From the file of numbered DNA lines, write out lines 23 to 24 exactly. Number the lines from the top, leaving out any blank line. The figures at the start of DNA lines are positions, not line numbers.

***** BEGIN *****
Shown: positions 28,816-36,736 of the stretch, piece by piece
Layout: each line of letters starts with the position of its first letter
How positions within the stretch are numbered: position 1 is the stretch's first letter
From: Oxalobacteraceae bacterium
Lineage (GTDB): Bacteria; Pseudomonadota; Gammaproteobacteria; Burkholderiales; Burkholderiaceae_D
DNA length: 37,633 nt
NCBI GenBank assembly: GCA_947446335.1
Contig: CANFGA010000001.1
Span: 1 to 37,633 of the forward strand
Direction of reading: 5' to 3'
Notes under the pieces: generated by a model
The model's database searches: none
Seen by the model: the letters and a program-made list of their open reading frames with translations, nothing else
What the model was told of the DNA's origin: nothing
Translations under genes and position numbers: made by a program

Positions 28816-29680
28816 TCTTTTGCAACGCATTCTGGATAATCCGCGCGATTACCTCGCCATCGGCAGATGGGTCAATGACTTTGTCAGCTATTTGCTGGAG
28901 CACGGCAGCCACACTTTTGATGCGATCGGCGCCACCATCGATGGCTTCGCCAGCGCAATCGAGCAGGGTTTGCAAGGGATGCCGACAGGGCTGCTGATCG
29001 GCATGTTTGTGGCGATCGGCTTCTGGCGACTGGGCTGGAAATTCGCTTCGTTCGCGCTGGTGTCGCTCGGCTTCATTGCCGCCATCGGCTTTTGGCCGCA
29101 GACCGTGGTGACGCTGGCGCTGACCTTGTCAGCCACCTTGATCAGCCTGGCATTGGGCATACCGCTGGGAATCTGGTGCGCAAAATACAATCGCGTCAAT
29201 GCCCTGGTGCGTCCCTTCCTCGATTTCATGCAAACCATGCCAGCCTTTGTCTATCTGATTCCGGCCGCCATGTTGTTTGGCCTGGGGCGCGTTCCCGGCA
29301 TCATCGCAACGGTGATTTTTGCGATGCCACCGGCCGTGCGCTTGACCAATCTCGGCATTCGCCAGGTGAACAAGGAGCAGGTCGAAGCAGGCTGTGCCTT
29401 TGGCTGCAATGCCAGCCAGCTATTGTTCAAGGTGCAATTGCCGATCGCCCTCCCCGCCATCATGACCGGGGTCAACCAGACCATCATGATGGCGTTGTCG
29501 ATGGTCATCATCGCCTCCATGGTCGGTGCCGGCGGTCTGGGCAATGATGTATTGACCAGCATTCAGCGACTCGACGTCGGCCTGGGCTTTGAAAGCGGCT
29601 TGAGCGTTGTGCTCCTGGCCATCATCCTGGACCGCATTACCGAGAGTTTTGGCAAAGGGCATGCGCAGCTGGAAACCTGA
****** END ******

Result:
29401 TGGCTGCAATGCCAGCCAGCTATTGTTCAAGGTGCAATTGCCGATCGCCCTCCCCGCCATCATGACCGGGGTCAACCAGACCATCATGATGGCGTTGTCG
29501 ATGGTCATCATCGCCTCCATGGTCGGTGCCGGCGGTCTGGGCAATGATGTATTGACCAGCATTCAGCGACTCGACGTCGGCCTGGGCTTTGAAAGCGGCT